Employees most likely to steal are those in financial straits, those with the greatest access to things of value and those who do not expect to continue working for their present employer, according to the researchers.

    "If a restaurant has tight management controls against theft, the average amount of theft may be so low that it may not be worth losing two weeks of productive labor when an employee gives his or her notice," Thoms said.

    However, when store managers or employees with access to valuable equipment and supplies resign, it may be in the organization's best interests to allow them to leave immediately when they give their two-week notice.

    "These findings demonstrate the need to attract, train and retain high quality restaurant managers who understand the causes of employee theft and turnover and are skilled at reducing both," said Thoms.
    Last edited by SecTrainer; 01-29-2007, 10:01 AM.
    "Every betrayal begins with trust." - Brian Jacques

    "I can't predict the future, but I know that it'll be very weird." - Anonymous

    "There is nothing new under the sun." - Ecclesiastes 1:9

    "History, with all its volumes vast, hath but one page." - Lord Byron

  • #2
    SecTrainer:
    Thank you for sharing that insightful article. That will be another resource to add to my security guide.
    I am sure other members of the forum will find that just as useful.
    Enjoy the day,
    Bill

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    • #3
      What an article...very informative. Wish we had something like this in affect with our company. I'll be looking into the Loss Prevention E-Newsletter more often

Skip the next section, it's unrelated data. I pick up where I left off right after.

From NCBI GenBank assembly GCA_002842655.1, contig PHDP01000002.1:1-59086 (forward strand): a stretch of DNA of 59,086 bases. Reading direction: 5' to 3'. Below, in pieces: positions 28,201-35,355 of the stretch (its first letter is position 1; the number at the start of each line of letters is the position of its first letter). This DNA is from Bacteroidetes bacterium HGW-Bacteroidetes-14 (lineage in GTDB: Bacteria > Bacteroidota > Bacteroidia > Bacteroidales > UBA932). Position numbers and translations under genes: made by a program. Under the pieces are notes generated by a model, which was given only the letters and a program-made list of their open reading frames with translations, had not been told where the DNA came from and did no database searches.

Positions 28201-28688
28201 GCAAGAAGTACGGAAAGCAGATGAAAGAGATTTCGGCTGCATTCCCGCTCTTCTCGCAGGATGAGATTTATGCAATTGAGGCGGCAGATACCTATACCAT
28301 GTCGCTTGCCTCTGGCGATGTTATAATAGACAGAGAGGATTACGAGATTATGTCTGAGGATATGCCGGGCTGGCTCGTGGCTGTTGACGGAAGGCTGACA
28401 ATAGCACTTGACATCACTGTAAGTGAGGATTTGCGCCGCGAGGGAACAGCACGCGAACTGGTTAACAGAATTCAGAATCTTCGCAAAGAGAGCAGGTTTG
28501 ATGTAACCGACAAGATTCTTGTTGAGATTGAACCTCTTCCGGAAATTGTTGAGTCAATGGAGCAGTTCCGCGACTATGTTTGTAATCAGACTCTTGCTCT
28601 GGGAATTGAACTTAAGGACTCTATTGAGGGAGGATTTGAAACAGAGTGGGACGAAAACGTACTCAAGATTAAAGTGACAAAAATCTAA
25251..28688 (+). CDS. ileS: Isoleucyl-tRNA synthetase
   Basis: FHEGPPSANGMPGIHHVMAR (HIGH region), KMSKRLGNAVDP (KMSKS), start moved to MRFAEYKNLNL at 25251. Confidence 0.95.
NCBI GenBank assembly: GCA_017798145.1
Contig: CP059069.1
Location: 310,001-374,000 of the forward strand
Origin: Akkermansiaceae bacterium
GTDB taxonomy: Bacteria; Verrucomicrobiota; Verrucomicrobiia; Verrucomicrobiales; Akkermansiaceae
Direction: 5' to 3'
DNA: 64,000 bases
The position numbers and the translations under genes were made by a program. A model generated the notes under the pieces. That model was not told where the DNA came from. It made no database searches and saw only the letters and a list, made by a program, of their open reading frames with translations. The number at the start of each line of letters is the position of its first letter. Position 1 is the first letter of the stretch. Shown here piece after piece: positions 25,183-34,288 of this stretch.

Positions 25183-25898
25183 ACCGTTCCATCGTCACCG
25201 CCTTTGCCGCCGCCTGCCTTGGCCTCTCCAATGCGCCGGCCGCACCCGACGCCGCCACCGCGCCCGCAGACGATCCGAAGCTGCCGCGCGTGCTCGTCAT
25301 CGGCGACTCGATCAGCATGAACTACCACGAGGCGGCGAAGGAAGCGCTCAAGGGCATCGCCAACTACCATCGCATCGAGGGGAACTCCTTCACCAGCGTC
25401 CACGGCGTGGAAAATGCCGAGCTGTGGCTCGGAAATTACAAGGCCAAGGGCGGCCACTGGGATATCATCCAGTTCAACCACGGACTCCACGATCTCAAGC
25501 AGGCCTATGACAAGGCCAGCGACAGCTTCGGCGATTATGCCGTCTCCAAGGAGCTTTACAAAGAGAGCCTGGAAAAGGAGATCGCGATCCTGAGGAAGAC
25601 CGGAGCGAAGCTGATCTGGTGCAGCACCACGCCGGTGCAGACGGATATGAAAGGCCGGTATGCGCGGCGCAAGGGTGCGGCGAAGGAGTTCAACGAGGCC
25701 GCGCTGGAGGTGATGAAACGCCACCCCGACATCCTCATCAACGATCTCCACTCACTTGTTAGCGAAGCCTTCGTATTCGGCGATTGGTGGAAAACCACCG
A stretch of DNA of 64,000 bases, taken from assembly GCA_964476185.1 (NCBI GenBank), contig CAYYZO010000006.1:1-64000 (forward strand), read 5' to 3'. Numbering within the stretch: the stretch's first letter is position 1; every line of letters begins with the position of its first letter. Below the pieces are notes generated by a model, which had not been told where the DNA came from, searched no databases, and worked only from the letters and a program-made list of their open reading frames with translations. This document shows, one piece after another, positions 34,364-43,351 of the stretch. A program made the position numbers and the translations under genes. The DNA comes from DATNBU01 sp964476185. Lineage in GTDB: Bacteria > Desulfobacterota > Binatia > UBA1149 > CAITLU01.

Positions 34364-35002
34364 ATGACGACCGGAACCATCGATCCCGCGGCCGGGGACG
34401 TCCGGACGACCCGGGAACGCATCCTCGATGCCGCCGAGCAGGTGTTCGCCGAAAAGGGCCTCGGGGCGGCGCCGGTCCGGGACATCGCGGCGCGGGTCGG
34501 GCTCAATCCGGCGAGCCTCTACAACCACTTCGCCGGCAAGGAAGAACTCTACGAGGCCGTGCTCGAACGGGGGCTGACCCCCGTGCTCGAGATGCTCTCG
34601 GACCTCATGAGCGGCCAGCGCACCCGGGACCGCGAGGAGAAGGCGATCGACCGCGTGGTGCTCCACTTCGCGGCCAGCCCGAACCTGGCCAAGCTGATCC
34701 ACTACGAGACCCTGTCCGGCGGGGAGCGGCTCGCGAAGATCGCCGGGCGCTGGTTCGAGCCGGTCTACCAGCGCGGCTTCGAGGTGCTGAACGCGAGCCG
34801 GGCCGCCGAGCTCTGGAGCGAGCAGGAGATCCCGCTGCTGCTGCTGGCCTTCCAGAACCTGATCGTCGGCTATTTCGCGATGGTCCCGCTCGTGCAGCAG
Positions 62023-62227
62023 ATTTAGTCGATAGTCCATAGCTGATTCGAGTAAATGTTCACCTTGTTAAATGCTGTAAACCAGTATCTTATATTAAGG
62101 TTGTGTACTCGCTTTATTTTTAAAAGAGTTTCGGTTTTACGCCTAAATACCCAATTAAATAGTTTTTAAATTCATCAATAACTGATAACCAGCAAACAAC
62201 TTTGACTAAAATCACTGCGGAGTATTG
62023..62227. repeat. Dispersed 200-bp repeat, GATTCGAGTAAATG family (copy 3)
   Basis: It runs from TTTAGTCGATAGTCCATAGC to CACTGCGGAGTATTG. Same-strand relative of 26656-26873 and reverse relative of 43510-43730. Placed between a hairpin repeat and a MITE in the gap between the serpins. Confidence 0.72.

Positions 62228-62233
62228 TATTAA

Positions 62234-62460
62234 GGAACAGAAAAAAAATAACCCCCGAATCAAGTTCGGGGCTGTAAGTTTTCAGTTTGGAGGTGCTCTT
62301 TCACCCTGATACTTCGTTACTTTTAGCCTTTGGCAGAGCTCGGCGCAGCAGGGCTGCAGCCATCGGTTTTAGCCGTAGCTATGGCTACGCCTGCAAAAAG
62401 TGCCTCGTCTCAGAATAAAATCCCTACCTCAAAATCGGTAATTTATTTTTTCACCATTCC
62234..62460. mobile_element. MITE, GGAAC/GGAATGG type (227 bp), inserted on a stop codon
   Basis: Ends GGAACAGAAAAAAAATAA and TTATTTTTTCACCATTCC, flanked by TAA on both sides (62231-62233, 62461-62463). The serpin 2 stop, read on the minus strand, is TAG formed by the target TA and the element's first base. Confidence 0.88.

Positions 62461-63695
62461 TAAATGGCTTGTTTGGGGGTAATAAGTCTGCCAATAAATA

"Life In Every Breath"

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      • #4
        I was reading that same article myself and another 1 as well from a UK LP e-newsletter. Interesting to see what goes on behind the backs of retail managers. In 1 bar I monitored, profits were actually up and so were the wages of the staff with short pours from the staff. So we set up a sting operation and in the end it meant the bar owner had to let 14 staff go as they were casuals and even he agreed he lost customers when they complained about weak drinks when he got back. Also the number of free drinks passed out was going to send him broke as the bar bunnies were waiting for the free drinks from the male bar staff every weekend.

        Most staff don't see this as stealing - just as "hey has lots of money and can afford to give some of it away to me" !!
        Last edited by NRM_Oz; 01-14-2008, 08:31 AM.
        "Keep your friends close and your enemies even closer" Sun Tzu

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        • #5
          The report made alot of sence, and with the attitude of persons that I have dealt with who knew they were soon to be terminated from their job, it was a no-brainer they were the most likely employees to steal from the company.

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          • #6
            This goes to show the stupidity of management when in one place, my eateries re-hired a bloke who had been not rerostered after some discrepancies and when it came time to cash register shortages this clown on his last day had 4 registers with almost $1,000.00 missing from all 4 registers. I hit the roof when I found out he had been hired due to 1 person being sick after being not hire for 11 weeks and knowing the circumstances made sure he got his bonus from the company which was picked up 3 days later in a count through cashiers. Needless to say his drinking buddy let it slip the day after he left what had happened. The manager should have been fired for this but of course senior management covered it up.
            "Keep your friends close and your enemies even closer" Sun Tzu